I'd like to see one for San Antonio.

The War on Guns Checks Out The Handgun Club of America UPDATED

Check out The War on Guns: Check Out The Handgun Club of America! for lots of comments on this organization that have been posted since Mr. Codrea's original post.

Monday, September 12, 2005

The Mysterious Disappearing News Feed

The NRA-ILA newsfeed, after vanishing for a few days, has returned from the dark abyss with several new interesting links. Check it out.

Oh no! I've been blacklisted!

I regret to inform everyone that I have been added to the Blue Flypaper Black List. Now that everyone of intellect will know to avoid my site, it is only a matter of time before it fades into obscurity. I will have no recourse but to abandon my pathetic attempt at blogging and go back to shooting squirrels in my back yard.

In what seems to be true leftist fashion, True Blue states on her blacklist that I "am a self-described 'womyn-hating gun-toting right-wing reactionary.'" However, if you follow this link, you will see that if was not I, but True Blue herself, who gave me this description.

Sunday, September 11, 2005

One September Day...

Brady Release Refers to HB 5143

Here's the scoop:
Here is the Michigan legislative language, from House Bill 5143:

'A person who is not engaged in an unlawful activity and who is attacked in any other place where he or she has a right to be has no duty to retreat and has the right to stand his or her ground and meet force with force, including deadly force if he or she reasonably believes it is necessary to do so to prevent death or great bodily harm to himself or herself or to another person or to prevent the commission of a forcible felony.'

Here is the Florida language:

'A person who is not engaged in an unlawful activity and who is attacked in any other place where he or she has a right to be has no duty to retreat and has the right to stand his or her ground and meet force with force, including deadly force if he or she reasonably believes it is necessary to do so to prevent death or great bodily harm to himself or herself or another or to prevent the commission of a forcible felony.'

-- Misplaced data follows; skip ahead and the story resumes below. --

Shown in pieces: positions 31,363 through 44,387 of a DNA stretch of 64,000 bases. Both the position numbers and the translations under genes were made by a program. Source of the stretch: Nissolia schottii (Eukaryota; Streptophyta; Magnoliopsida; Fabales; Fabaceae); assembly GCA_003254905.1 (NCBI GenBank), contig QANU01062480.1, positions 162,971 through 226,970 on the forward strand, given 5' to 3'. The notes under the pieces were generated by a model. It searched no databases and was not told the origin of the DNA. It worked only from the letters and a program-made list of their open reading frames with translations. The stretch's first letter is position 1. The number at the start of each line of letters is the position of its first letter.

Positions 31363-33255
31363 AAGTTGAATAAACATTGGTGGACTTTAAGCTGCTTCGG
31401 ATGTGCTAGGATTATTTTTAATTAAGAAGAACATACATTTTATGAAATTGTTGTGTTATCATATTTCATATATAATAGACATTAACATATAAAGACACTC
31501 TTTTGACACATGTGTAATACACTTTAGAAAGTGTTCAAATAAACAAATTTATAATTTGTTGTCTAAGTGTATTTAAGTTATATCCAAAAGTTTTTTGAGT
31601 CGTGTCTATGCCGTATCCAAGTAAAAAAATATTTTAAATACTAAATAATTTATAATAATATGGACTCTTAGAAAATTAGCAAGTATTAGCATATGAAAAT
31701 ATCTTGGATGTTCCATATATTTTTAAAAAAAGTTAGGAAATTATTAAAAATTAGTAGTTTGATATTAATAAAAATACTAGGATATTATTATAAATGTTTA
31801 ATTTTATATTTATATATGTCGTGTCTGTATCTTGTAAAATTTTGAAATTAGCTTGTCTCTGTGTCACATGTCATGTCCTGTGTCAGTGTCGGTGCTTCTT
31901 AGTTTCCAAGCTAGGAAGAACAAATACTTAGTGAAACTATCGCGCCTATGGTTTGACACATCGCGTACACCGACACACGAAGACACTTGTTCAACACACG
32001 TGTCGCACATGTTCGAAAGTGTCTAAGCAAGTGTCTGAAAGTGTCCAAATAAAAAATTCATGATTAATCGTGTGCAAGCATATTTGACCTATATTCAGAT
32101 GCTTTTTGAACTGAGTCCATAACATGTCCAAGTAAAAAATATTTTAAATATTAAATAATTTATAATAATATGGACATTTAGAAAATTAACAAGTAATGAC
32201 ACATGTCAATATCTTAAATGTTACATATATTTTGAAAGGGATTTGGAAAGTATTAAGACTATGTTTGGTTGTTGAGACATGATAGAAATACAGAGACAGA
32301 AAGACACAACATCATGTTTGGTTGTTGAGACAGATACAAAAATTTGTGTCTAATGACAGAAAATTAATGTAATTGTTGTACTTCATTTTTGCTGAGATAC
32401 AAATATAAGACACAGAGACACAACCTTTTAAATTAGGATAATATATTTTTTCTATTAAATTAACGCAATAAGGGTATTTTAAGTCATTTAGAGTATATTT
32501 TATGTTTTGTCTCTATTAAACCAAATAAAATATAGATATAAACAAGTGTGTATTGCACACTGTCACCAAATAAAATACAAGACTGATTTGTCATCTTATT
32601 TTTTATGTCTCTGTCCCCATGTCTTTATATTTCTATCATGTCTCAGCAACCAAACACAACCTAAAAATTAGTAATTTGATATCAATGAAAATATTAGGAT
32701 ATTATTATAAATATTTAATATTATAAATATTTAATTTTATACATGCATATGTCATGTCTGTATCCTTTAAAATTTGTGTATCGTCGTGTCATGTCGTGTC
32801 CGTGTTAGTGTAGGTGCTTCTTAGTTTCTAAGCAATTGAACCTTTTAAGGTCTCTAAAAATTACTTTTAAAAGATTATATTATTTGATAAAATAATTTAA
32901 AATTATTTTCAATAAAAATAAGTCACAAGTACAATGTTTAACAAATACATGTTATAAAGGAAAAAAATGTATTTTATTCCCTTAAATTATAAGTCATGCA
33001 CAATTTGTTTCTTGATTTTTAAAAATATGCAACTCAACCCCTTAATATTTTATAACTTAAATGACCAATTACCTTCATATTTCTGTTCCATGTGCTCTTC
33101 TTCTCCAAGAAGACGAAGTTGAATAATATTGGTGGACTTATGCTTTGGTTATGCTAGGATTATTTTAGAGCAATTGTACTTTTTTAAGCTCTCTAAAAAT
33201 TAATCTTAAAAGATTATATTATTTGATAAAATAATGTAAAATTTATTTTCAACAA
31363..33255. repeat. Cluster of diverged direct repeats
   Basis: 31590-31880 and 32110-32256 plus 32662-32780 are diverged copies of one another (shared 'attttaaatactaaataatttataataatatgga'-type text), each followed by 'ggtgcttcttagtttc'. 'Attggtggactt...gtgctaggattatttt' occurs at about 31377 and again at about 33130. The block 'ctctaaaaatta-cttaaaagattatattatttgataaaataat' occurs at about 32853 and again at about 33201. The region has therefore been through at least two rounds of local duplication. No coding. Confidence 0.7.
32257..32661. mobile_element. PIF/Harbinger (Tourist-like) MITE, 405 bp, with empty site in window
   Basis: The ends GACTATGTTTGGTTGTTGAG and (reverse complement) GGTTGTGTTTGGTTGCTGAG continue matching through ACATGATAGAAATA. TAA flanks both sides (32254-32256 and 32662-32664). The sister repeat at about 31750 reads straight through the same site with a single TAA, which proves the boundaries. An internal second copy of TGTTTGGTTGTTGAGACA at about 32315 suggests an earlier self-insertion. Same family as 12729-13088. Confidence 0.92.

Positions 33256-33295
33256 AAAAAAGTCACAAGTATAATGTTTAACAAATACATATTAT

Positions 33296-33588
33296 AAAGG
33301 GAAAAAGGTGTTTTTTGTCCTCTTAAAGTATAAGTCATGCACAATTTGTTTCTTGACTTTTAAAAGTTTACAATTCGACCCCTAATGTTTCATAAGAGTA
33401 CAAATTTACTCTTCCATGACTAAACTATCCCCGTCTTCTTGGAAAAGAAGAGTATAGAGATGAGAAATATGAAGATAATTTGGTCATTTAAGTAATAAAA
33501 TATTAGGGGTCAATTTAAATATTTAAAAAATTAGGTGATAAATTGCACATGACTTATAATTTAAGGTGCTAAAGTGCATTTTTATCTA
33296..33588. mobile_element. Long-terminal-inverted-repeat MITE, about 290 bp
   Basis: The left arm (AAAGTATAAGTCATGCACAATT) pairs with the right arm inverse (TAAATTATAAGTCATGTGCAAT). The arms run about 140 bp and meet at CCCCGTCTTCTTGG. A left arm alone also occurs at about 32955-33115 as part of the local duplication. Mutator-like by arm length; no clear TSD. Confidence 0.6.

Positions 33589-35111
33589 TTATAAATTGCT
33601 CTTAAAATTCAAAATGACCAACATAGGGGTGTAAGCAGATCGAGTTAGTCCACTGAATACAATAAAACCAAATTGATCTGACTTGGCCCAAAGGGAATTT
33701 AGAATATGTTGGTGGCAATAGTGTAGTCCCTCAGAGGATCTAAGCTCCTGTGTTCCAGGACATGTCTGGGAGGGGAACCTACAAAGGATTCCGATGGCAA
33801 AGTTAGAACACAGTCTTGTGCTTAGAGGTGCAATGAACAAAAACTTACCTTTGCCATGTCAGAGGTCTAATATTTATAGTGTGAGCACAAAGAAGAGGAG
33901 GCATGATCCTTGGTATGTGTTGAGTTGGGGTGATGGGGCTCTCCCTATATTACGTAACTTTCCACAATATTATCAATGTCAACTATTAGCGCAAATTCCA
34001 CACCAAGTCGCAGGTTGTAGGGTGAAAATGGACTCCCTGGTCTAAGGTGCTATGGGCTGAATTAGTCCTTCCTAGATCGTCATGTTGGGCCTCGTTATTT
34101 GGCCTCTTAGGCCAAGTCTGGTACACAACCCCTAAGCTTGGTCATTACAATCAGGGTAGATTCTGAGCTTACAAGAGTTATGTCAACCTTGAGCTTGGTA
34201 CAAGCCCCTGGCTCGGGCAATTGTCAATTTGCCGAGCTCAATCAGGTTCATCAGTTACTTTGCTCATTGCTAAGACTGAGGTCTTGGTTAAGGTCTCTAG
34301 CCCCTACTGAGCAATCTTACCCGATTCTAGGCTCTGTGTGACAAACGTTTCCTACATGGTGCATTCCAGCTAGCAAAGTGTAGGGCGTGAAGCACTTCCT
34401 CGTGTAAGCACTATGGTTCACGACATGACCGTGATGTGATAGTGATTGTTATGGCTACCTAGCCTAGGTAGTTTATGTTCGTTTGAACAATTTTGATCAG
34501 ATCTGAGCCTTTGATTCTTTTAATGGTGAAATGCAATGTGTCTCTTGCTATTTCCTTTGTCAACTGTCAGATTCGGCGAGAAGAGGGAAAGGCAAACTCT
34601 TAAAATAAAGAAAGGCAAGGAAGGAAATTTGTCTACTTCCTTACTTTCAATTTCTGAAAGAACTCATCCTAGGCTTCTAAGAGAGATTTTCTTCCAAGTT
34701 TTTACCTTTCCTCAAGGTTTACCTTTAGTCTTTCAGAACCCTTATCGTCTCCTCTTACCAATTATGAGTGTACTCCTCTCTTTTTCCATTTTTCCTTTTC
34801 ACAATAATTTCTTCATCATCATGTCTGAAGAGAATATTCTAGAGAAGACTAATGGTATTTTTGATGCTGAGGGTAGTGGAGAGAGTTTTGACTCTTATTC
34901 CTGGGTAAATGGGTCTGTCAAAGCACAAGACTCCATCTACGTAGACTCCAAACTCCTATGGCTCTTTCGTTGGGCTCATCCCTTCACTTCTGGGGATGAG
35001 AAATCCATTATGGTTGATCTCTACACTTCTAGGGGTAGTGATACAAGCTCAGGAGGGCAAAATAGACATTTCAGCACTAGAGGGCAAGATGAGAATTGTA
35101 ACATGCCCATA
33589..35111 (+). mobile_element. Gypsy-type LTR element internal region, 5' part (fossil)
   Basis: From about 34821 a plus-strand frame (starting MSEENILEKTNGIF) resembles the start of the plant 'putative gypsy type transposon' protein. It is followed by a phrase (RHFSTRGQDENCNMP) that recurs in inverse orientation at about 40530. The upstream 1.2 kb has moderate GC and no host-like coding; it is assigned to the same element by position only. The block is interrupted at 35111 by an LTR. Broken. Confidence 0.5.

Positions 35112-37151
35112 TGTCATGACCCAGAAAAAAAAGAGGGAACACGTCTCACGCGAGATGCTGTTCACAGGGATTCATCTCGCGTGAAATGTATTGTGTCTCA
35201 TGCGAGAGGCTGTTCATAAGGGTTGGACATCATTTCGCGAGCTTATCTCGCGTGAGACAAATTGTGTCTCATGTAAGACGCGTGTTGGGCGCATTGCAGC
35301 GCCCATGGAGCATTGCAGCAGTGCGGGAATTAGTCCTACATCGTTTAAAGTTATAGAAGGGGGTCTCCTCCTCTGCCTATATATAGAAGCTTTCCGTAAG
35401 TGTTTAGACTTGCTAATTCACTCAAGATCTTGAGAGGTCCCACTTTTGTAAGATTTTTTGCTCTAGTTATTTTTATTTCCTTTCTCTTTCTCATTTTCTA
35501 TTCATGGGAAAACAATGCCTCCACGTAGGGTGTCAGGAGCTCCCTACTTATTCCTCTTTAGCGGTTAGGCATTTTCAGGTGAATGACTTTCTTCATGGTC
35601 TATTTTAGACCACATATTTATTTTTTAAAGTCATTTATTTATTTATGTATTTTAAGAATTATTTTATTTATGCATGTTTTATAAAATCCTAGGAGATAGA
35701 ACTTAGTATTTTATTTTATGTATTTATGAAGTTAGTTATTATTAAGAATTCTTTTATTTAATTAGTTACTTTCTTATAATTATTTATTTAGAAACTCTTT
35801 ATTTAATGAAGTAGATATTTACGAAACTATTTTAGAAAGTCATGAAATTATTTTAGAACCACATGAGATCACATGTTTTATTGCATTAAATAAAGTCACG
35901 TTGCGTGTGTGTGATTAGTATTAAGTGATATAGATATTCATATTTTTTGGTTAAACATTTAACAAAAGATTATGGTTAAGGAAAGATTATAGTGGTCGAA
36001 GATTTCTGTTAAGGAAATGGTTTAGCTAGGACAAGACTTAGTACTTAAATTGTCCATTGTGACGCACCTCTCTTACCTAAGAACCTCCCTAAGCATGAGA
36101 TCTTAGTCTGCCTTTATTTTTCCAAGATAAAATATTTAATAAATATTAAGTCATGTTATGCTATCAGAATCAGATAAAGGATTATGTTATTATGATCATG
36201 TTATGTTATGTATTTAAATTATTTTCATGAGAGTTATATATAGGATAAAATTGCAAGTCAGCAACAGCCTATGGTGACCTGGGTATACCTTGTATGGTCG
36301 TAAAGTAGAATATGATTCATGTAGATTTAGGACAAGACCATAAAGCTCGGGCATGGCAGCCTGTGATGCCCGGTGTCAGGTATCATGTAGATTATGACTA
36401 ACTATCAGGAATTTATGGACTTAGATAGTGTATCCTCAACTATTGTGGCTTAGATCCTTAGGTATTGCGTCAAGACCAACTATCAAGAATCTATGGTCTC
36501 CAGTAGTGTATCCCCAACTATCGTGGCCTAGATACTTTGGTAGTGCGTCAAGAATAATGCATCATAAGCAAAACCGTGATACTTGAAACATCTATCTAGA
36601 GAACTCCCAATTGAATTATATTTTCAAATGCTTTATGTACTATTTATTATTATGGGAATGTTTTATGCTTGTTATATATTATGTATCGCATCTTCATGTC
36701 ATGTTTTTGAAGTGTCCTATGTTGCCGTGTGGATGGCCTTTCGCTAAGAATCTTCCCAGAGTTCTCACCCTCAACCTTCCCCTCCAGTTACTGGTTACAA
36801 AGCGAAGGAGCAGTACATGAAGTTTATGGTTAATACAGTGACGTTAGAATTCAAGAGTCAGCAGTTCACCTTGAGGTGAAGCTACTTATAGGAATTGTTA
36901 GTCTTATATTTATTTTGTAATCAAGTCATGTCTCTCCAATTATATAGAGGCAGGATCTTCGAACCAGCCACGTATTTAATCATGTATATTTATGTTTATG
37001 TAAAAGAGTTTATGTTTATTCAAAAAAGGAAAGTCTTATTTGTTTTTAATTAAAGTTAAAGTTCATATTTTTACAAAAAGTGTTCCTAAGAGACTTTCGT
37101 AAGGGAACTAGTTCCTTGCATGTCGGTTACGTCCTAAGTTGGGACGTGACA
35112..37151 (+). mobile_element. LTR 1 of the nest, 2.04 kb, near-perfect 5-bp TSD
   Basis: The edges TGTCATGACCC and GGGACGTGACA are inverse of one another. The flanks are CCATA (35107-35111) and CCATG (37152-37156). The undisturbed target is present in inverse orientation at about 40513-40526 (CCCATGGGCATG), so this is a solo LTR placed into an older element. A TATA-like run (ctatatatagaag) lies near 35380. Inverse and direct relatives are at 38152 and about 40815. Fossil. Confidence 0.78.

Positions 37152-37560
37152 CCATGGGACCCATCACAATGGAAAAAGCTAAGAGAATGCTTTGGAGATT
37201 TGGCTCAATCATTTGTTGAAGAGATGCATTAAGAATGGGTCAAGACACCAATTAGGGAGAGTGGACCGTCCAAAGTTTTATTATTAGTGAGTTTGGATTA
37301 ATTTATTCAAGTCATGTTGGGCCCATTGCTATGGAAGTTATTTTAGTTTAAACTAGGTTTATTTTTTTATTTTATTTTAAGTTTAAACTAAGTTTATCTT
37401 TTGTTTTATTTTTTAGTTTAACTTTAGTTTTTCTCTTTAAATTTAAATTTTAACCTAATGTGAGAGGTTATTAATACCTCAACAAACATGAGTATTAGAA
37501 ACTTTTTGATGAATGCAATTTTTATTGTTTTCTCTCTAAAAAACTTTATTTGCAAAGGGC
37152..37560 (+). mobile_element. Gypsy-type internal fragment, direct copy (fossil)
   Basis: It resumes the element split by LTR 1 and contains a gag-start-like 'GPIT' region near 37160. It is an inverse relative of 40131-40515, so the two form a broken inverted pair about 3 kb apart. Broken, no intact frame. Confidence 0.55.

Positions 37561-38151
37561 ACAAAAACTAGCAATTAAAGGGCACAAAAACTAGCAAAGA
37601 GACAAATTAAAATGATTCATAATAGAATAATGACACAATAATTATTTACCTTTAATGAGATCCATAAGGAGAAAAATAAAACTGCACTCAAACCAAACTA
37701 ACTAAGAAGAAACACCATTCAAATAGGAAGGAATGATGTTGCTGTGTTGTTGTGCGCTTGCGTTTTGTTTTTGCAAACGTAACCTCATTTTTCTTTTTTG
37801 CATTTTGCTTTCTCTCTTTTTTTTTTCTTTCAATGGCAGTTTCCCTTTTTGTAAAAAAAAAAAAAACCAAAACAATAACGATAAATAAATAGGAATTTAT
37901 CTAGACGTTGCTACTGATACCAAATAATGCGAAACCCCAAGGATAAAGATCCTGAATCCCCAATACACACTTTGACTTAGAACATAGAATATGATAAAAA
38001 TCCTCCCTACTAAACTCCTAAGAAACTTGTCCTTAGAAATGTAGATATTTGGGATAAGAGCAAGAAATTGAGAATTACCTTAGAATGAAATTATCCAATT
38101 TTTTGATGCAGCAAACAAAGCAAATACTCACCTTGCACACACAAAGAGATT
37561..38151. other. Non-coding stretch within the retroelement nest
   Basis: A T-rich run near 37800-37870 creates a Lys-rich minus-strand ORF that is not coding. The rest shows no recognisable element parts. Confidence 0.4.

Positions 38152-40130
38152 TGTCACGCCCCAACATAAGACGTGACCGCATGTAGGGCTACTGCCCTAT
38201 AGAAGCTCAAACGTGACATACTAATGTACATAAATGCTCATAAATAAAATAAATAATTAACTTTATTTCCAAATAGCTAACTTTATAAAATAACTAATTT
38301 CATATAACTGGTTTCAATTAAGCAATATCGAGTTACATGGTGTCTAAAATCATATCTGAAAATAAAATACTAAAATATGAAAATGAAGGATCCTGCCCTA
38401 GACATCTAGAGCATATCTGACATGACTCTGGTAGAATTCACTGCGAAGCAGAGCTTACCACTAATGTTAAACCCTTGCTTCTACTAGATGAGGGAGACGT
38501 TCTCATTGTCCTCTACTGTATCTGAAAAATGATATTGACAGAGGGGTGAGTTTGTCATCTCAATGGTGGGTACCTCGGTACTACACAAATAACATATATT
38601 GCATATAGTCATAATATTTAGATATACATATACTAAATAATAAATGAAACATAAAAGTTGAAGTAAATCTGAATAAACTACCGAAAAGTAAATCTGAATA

Apparently they think that being identical to the Florida law is bad. This is why there can never be any discussion of any sort with these people.

According to the Bradys, if you are not engaged in unlawful activity and have a right to be where you happen to be, and are attacked, you should not be allowed to defend yourself. You should run away--run away--and let the punk shoot you in the back as you try to scale the first 6-foot chain-link fence you run into.

UPDATE: Full text of HB 5143 can be found here.

tnx again to David Codrea of The War On Guns for the info

Saturday, September 10, 2005

The War on Guns Checks Out The Handgun Club of America

The War on Guns has some words of caution regarding The Handgun Club of America, which many bloggers have recently mentioned.

I myself recently mentioned them, although it was only about one of their archived articles about what they consider the worst handguns in history.

Mr. Codrea noted that part of their gun safety rules includes storing ammunition separately from unloaded firearms, which of course renders the firearms useless, and that this is the same position held by the Brady Center. However, if you check out their article about trigger locks, they seem to be anti-trigger lock and pro-storing loaded firearms securely in some locked but quickly openable safe.

I also, like Mr. Codrea, don't appreciate them underhandedly calling other pro-gun groups (and by inference, myself) irrational by referring to themselves as a "calm, rational alternative."